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Laura San Giacomo,
Nell is a girl who's been brought up in an isolated world. The only people she knew were her mother and twin sister. They lived together in a cottage in the forest. Nobody has ever met Nell. After her mother's death, she's discovered by the local doctor Jerome. He's fascinated by her, since she speaks a mangled language, developed by her sister and herself growing up, "twin speak" if you will. But Paula, a psychology student, wants her observed in a laboratory. The judge decides they get three months to observe her in the forest, after which he'll decide about Nell's future. Written by
Tony Kessen <email@example.com>
A successful 4-membered Korean indie-rock band named themselves Nell after this movie. See more »
When the journalist from the Charlotte Tribune, Mike Ibarra, introduces himself to Nell, he pronounces his last name "E-bear-a." When Ibarra introduces himself to Jerome Lovell just seconds later, he pronounces his last name "E-bar-a." See more »
I've got someone to cover for me. Everybody's replaceable.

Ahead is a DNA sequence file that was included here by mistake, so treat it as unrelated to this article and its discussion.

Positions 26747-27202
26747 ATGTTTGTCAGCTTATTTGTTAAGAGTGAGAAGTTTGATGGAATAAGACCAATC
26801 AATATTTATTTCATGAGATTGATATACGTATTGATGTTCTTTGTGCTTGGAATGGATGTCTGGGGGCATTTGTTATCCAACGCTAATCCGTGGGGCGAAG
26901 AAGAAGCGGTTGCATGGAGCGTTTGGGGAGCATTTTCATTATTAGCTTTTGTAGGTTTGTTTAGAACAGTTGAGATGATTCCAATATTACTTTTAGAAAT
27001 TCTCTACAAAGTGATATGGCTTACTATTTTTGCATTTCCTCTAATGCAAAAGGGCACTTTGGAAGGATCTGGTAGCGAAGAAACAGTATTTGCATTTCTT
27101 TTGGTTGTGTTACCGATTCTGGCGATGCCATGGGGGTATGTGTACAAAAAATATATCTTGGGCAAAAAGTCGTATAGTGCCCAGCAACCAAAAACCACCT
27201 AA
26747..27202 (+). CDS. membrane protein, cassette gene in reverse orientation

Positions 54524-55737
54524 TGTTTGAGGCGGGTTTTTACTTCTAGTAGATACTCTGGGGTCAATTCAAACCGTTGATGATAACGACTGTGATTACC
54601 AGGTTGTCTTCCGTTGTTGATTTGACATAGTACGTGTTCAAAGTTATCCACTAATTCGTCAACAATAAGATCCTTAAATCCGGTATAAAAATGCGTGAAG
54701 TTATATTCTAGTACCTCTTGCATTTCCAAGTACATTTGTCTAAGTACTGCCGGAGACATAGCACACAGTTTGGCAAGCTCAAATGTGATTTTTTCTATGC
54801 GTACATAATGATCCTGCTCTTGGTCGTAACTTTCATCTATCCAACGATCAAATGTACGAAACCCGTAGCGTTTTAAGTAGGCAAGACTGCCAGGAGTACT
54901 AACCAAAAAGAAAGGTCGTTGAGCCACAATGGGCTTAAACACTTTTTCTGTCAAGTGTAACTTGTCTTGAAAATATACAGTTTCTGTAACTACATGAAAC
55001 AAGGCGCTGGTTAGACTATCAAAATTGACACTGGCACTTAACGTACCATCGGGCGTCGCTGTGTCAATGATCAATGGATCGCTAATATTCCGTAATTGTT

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I just watched this movie for the second time. One word: wow!
This is one of the rare gems that you can tell when actors and actresses put everything into their performances, and actually go beyond the role. How can I tell? At the very end of the movie, the emotion of the moment that Jodie's character feels towards the scene with the little girl reminding her of her lost sister is enough to make Jodie herself cry and wipe away a tear. Incredible. It's very rare to see that level of immersion into a role where the actors involved feel real emotion about a scene. I'm willing to bet that moment of grace at the very end of the movie wasn't scripted nor acted on Jodie's part. You simply cannot get more heartfelt emotion into a scene than what was shown at the end of Nell. Brilliant and well-acted movie by all. A definite 10.
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